Rios is coming off a decision loss to Mike Alvarado, who outboxed him to win a close 12 round decision. It exposed, in my mind, the rather one dimensional nature of Rios. He comes forward, throws lots of punches and works to blast his opponent out of there. But against a moving target that can punch back he doesn’t do all that well.

Pacquaio is a puncher, but he isn’t just a come forward puncher like Rios (or even Alvarez for that matter). He attacks from weird angles using incredible footwork, turning his opponent and putting him out of position. He gets around even the tightest defenses and can knock you out, or at least badly hurt you with either hand. Fighters who stand in front of Pacquiao get hurt, often badly. He has the most trouble good movers and counter punchers al la Marquez.  Even Marquez, who knows the Pacman’s fighting style inside out after four fights, absorbs some awful punishment each time out.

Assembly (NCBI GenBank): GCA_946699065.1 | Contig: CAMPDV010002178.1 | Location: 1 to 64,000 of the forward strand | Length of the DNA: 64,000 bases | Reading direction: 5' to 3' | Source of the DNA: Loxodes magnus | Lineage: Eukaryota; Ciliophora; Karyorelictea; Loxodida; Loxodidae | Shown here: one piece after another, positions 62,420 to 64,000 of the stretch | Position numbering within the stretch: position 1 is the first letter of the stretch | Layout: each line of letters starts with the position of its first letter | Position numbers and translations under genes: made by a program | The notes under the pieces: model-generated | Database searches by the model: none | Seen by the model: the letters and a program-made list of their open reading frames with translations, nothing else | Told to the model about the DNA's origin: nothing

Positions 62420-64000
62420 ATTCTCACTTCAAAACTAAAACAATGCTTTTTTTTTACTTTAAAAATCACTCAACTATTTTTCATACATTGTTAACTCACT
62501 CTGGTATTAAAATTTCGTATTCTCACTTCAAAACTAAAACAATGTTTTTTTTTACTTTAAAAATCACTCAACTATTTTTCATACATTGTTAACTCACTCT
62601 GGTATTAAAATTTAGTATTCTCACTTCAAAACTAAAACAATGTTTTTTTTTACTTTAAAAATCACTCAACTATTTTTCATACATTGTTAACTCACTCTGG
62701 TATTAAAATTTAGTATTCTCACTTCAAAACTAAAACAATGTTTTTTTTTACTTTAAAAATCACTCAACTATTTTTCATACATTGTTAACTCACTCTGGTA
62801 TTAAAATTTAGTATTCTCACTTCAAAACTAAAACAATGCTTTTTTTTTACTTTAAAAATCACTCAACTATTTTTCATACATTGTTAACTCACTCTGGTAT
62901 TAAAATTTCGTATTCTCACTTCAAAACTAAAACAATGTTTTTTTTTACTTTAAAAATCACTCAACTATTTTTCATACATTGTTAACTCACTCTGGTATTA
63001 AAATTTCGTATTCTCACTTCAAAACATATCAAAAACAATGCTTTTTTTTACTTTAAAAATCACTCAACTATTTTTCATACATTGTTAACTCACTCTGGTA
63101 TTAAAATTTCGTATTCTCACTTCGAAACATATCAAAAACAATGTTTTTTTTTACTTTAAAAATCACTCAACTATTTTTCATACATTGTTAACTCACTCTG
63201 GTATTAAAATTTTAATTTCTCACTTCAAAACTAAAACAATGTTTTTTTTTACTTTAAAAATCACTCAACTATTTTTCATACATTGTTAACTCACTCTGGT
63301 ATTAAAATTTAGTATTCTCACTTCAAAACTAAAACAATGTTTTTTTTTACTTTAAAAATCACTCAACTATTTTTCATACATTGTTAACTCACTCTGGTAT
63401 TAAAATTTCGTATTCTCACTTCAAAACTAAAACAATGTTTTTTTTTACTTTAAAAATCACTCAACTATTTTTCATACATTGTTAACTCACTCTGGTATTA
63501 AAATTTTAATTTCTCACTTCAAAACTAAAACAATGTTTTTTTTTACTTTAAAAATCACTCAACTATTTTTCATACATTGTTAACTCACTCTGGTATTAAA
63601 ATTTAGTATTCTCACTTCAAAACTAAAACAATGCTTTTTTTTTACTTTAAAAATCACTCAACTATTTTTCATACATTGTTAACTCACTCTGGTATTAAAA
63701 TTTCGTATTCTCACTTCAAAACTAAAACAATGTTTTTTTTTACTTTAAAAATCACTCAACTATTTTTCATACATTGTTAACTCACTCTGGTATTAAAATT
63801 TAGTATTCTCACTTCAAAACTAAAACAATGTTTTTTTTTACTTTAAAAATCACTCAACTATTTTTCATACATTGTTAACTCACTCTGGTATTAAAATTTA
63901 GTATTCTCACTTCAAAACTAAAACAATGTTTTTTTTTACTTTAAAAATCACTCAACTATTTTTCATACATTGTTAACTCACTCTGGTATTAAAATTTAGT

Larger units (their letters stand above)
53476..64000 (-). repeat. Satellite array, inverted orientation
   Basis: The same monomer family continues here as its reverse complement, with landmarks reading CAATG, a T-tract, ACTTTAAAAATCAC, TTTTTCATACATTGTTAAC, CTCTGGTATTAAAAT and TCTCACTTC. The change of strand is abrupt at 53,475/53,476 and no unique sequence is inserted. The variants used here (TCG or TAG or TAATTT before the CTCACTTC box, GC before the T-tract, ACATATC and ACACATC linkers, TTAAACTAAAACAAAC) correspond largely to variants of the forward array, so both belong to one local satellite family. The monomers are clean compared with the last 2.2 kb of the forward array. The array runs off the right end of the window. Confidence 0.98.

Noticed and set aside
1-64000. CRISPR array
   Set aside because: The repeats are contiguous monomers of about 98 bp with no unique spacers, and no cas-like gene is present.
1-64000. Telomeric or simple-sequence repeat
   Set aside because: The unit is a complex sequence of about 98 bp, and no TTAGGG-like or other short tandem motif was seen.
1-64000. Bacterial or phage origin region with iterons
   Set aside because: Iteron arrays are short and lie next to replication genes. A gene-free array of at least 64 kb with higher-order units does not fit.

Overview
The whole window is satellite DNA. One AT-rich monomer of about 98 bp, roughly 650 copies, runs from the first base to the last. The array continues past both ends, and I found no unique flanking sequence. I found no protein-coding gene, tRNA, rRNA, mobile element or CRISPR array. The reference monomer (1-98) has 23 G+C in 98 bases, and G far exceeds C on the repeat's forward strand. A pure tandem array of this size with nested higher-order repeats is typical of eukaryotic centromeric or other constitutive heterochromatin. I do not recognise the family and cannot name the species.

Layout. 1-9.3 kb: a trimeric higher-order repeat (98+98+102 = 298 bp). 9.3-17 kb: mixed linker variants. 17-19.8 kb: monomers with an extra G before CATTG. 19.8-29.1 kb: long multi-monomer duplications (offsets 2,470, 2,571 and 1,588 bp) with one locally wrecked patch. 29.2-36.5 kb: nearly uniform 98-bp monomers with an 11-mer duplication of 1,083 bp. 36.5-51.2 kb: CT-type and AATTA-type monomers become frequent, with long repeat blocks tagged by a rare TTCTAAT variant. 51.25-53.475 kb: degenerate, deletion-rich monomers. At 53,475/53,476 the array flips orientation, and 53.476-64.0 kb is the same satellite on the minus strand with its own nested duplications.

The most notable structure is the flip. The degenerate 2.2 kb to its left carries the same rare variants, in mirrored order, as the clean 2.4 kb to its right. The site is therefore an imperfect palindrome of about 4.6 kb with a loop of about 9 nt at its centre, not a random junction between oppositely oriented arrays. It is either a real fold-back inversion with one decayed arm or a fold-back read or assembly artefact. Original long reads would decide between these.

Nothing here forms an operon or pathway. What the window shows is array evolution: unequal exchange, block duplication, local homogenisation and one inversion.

Rios is a come forward, flat footed brawler. Do the math.

Both guys are coming off of losses. Rios to Alvarado and Pacquiao to Marquez, who knocked Pacman out dramatically after nearly losing complete control of the fight. All eyes are on Pacquiao, with many writers wondering how much of the Pacman survived that knockout. Rios is the ideal comeback fight for Pacquiao. Rios is a legitimate and dangerous fighter, but one who (on paper at least) is tailor-made for Pacquiao. A loss to Rios would likely mean the end of Pacquiao’s career.

Prediction: Pacquiao wins by stoppage in the middle rounds.

3) Tim Bradley vs. Juan Marquez. October 12

On paper this should be a super fight, the kind of bout boxing fans drool over. After all, it is a showdown between the two men who dethroned Manny Pacquiao.

In the case of Marquez, it’s absolutely true. In his last fight, despite being subject to a barrage of Pacman power punches that was starting to reconfigure in his face, he wily enough and calm enough to weather the storm, capitalize on a Pacquiao mistake and put his opponent to sleep. It was as terrifying and epic as any knockout I have ever seen.

Marquez is perhaps the smartest boxer in the sport. Mayweather might be the most physically gifted, but Marquez is the sport’s professor. And he is tough as nails. If he can stand up under the unholy pressure Pacquiao brings to the ring, it is hard to see Bradley as much of a threat.